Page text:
Inducted in 2001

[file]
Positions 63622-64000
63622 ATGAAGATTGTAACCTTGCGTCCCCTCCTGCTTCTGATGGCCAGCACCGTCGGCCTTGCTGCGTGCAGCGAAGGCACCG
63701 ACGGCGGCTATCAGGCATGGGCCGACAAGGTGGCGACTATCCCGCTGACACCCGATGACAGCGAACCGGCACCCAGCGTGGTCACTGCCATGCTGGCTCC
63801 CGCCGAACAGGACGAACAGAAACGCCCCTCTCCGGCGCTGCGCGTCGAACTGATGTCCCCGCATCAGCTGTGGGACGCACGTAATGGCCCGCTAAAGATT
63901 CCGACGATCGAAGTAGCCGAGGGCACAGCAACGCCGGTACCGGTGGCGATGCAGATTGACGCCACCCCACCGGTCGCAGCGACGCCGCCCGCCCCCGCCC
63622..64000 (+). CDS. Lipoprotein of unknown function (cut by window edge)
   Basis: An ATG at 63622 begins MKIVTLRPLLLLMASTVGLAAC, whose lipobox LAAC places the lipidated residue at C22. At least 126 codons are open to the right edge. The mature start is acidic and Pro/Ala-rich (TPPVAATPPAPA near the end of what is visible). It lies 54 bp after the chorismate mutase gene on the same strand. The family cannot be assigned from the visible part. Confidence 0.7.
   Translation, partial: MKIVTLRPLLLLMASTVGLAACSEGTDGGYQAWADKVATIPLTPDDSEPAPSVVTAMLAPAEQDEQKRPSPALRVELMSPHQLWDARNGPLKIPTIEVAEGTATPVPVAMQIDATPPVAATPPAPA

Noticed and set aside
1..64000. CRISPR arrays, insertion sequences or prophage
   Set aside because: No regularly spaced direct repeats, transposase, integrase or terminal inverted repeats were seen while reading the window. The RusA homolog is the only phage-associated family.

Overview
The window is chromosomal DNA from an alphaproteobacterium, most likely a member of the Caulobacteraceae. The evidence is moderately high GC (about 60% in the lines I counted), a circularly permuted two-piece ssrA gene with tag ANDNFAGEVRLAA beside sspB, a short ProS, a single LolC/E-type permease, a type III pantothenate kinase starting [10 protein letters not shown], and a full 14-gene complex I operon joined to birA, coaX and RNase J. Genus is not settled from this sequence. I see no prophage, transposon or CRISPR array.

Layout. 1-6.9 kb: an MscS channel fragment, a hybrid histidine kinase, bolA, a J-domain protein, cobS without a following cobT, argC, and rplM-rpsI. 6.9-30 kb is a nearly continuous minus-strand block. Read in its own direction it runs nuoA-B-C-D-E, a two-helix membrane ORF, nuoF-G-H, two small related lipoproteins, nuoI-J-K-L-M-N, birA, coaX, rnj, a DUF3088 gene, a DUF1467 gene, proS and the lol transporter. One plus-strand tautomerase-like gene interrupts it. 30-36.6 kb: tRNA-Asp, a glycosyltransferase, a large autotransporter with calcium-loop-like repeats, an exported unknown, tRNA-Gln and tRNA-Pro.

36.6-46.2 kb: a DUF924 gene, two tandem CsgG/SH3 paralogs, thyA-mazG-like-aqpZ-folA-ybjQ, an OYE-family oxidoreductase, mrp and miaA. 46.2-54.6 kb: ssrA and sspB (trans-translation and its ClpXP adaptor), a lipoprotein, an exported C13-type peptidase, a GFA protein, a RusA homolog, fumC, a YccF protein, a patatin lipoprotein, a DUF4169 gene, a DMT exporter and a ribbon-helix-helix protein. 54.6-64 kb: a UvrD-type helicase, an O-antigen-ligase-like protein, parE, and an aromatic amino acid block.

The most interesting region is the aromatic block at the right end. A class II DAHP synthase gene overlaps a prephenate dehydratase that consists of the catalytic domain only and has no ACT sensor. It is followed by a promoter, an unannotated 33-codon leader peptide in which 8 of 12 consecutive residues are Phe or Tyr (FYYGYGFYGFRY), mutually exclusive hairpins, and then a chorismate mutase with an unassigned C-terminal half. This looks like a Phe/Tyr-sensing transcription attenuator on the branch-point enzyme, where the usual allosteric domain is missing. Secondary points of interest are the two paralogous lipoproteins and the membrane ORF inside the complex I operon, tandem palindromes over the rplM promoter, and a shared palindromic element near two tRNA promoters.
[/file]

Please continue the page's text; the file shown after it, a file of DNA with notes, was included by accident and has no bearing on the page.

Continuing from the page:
Larry Mahan is a 2001 Inductee to the Ellensburg Rodeo Hall of Fame. Mahan revolutionized the rodeo world on his way to winning six PRCA World All-Around Championships (’66, ’67, ’68, ’69, ’70, ‘73) and two World Bull Riding Championships (’65, ’67). Larry Mahan combined athleticism, grit, and a keen business sense to move 1960s rodeo cowboys into the world of modern American professional athletes. Larry Mahan was born in 1943 in Brooks, a town adjacent to Salem, Oregon. When he was not at work sacking groceries after school, young Mahan was at the local fairgrounds, earning his spurs in youth calf roping clubs. He entered his first junior rodeo in Canby, Oregon, in 1957. Mahan graduated from high school in Arizona, winning the 1962 state high school rodeo All-Around buckle. Back in Oregon in 1963, he began his professional career tutored by top Oregon hands Sterling Green and Bob Cook. In his subsequent sixteen-year PRCA career, Mahan grossed an unprecedented $506,441. His record of six World All-Around titles stood twenty-five years. In December, 2001, roughstock champion Ty Murray broke Larry’s record (and that of Tom Ferguson, ERHOF ‘97) when he won a seventh World All-Around Cowboy title. Trevor Brazile has since surpassed them both. Larry Mahan used scientific method–writing, filing, and restudying copious notes on the hundreds of broncs and bulls that he rode so well. He called rodeo a “sport” and referred to himself as a “professional athlete.” He flew to competitions in his own Cessna 310 airplane (in Ellensburg he circled the rodeo arena before landing at Bowers Field). Newsweek Magazine dubbed him the “Cowboy in the Gray Flannel Suit”! Moreover, Larry Mahan dramatically changed the rodeo profession by diversifying his own career into promotions and advertising, a western clothing line, publications, and his own rodeo schools and seminars. Throughout all of this success, Mahan retained the humility and gentlemanly demeanor befitting a true champion. One rodeo historian wrote: “Sports writers have been heard to remark that rodeo hands as a whole are the most cooperative and own less trace of the prima donna than any other group of athletes. The affable and courteous Mahan surely must stand at the head of the line.” In Ellensburg, Larry Mahan was in the money in the broncs and bulls for more than a decade. The one ride Ellensburg fans will never forget, however, was one in which Larry did not triumph. In 1971, Larry Mahan hung-up and wrecked on the bronc “Paper Doll,” sustaining injuries that ended his quest (that year) for a sixth World All-Around title. As Mahan was dragged around the arena (for what “seemed like ten minutes” according to one local) and attended to by medical professionals, legendary rodeo announcer George Prescott (ERHOF ’98) kept the shocked audience accurately apprised of the situation. At last, Mahan was loaded into an ambulance and whisked out of the arena. “It was an unforgettable day,” Prescott remembers. Showing his grit, Mahan later recovered from his Ellensburg injuries, re-trained, and won his sixth All-Around in 1973. Larry Mahan’s statistics exemplify his prowess in the Ellensburg Rodeo arena from 1965-1974: Larry won the bulls (‘65), bareback broncs (’74), two Ellensburg All-Around buckles (‘67 and ’70), and regularly finished in the day-money. Mahan thus ranks alongside ERHOF Inductees Pete Knight, Bill Linderman, Casey Tibbs, and Deb Copenhaver as one of the premier bronc riders to have ever competed in the Ellensburg Rodeo.